The creation stories Genesis 1-2:4a (creation of the earth) is speculated to come from the 'P' (Priestly) source.
Genesis 2:4-25 (creation of man in the garden of eden) is from the 'J' (Yahwist) source.

Stories borrowed from other cultures:
The Epic of Gilgamesh has been said by some to embody the values and aspitrations of the Sumerian people. Gilgamesh as a semi-divine king of the city of Uruk (biblical Erech, see Genesis 10:10) during the Second Early Dynastic Period of Sumer (Sumeria) (ca. 2700-2500 BC). The earliest written stage of portions of the Epic written in cuneiform are presumed to date from the Ur III period, approximately 2000 BC.

The most well-known parallel between the Epic of Gilgamesh and the Bible is the story of the Flood, in Genesis 6-8. This is essentially equivalent to the story that Utnapishtim, the Sumerian Noah, tells to Gilgamesh on Tablet XI. Even the way the narrative is laid out is similar - the gods put a bug in Utnapishtim's ear; a description of how the ark is built ("daubed with bitumen," a common glue or mortaring agent in Mesopotamia); everyone piles in, and it starts to rain. When it's over, Utnapishtim releases a dove, then a swallow, and finally a crow.
Flood stories widespread among many cultures.

Note: Abraham came from the area of Mesopotamia, so it likely that both accounts refer to the same flood and could have been passed on as oral tradition, however it is amazing that both stories are so similar after more than 1,000 years.

The Enuma Elish (Enûma Eliš) has a creation story similar to that in Genesis. The oldest copy, dated to the 7th century B.C., is recorded in Old Babylonian on seven clay tablets. But the present form of the epic itself goes all the way back to the days of Hammurabi (1,700 B.C.), while the story descends from the days of the Sumerians (3,000 B.C.) It is not an exposition of theology or theogony, but the elevation of Marduk, the chief god of Babylon, above other Mesopotamian gods.
The Enuma Elish is often compared to the creation account in Genesis. For example, the Babylonian god finished his work within the span of 6 tablets of stone and Genesis reports six days of creation. In the Enuma, the last and 7th stone exalted the handiwork and greatness of the diety's work while Genesis reports the seventh day as Rest of God. Mankind formed on tablet 6 of the Enuma Elish and Adam and Eve are formed on day 6 in the Genesis account. Other similarities include the following: Earth and sky are formed on tablet four in Enuma Elish and earth and sky separated on day two of Genesis account; The sun and moon and stars are created in the sky to mark seasons on tablet 5 of Enuma Elish and on day four of Genesis account.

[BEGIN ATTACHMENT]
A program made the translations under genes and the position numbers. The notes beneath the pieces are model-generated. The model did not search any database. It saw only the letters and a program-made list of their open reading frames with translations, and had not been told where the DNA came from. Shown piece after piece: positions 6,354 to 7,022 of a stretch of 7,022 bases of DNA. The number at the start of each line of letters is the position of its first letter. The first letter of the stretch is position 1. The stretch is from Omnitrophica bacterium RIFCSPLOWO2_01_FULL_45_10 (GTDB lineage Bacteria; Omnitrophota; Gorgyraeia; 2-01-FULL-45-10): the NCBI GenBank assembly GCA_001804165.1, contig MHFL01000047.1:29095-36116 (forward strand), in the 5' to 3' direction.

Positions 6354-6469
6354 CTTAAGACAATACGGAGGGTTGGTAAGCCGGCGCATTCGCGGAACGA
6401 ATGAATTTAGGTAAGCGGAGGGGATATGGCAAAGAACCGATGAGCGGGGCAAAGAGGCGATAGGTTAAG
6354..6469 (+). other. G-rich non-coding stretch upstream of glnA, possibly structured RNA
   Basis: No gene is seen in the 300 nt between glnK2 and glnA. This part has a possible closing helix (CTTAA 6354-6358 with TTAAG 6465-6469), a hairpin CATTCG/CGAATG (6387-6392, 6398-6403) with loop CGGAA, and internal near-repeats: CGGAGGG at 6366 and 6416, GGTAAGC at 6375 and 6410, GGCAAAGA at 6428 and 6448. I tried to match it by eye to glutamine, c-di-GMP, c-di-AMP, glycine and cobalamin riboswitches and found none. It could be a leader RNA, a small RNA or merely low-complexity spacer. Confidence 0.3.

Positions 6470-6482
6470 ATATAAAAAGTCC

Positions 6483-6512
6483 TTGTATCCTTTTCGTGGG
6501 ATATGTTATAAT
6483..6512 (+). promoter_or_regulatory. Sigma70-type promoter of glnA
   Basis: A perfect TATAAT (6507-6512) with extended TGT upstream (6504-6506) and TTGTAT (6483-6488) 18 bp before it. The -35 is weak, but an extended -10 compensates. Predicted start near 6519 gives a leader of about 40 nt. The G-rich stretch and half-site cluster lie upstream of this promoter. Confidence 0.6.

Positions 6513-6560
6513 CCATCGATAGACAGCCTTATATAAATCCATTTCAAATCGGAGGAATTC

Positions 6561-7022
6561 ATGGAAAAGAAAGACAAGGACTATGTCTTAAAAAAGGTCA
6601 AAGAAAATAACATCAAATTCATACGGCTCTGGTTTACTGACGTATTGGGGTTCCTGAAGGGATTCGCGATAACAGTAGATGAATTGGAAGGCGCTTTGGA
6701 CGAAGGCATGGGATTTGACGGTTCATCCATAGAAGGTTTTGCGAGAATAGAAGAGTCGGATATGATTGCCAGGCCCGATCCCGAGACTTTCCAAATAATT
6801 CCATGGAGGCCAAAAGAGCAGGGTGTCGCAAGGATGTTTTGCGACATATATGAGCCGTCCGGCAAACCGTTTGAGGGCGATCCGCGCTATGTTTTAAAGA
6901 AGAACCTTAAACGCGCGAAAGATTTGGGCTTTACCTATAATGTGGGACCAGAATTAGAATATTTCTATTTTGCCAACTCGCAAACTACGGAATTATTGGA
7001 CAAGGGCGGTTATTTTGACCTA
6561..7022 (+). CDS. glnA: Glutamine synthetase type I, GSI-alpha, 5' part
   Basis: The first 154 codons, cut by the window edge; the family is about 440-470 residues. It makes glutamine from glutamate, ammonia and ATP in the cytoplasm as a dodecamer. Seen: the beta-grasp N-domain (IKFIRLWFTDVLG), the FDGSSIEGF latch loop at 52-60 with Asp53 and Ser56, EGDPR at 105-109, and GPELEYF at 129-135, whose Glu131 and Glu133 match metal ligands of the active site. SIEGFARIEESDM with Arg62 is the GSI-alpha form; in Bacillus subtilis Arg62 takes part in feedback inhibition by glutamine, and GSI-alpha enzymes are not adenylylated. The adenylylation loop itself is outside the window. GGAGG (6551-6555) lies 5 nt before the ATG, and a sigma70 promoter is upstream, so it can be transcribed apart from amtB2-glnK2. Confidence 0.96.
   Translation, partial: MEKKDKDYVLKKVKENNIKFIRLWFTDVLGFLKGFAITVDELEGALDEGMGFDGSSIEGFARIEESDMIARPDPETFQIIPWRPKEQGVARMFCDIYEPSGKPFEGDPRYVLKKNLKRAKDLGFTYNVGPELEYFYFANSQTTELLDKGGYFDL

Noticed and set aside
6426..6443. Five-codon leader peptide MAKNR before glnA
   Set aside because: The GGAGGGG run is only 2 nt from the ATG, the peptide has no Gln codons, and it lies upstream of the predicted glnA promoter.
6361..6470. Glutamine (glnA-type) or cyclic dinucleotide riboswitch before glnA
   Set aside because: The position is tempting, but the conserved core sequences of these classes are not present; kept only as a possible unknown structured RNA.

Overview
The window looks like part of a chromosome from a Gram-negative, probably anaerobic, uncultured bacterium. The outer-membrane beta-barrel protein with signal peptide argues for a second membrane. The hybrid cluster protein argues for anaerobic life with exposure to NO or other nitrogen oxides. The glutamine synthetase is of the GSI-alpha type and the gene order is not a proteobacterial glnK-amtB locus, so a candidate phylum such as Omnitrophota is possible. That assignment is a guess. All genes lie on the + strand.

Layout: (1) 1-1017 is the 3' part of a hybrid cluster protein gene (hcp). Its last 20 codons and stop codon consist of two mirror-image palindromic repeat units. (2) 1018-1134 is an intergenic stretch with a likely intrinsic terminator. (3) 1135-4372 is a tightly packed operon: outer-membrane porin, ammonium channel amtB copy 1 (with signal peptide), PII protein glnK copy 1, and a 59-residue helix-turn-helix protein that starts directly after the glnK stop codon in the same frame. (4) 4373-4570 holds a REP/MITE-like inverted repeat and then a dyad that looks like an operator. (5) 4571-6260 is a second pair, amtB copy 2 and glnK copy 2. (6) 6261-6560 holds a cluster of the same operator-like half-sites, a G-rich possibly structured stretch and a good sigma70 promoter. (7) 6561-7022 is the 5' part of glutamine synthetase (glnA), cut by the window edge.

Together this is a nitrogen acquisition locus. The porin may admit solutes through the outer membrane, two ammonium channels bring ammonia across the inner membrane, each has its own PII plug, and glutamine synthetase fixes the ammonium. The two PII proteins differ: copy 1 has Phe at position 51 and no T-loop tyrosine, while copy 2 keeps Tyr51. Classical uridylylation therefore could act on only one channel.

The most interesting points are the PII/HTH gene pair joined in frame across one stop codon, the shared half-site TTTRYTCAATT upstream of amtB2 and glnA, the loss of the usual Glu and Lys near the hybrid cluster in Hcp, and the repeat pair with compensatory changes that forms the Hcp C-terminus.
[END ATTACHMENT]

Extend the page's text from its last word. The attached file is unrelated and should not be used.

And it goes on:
See: Theology WebSite: Enuma Elish

Language Issue:
It would be hard for Moses to have written the Pentateuch because he died in the 13th century BC and the Hebrew language wasn't developed until 10 generations later in the 10th century. There are over 20,000 words in Genesis alone. There is no evidence Moses wrote anything in Egyptian Hieroglyphics, anyway, with only 700 glyphs hieroglyphics was not robust enough to express the concepts in the Pentateuch.

JEDP theory - Discussion and Encyclopedia Article. Who is JEDP theory? What is JEDP theory? Where is JEDP theory? Definition of JEDP theory. Meaning of JEDP theory.
Who wrote the Bible, Richard Elliott Friedman, 1987
JEDP: Sources in the Pentateuch, by Dennis Bratcher
The Hidden Book in the Bible, Richard Elliott Friedman, 1998
The Book of J, Bloom, Harold and Rosenberg, David USA 1990.
The Date of Deuteronomy: Linch-pin of Old Testament Criticism.
Theology WebSite: Gilgamesh Epic
Comparing Epic of Gilgamesh and Book of Genesis
Empirical Models for Biblical Criticism Ed. Jeffrey Tigay. Philadelphia: University of Pennsylvania Press, 1986
"The New Evidence That Demands A Verdict Fully Updated To Answer The Questions Challenging Christians Today", by Josh McDowell
The JEPD Theory of the Torah
Bible Query from the Torah

See Also:
The name of God
"How to Read the Bible: History, Prophecy, Literature--Why Modern Readers Need to Know the Difference and What It Means for Faith Today"
Torah & Hebrew

last updated 4 Apr 2010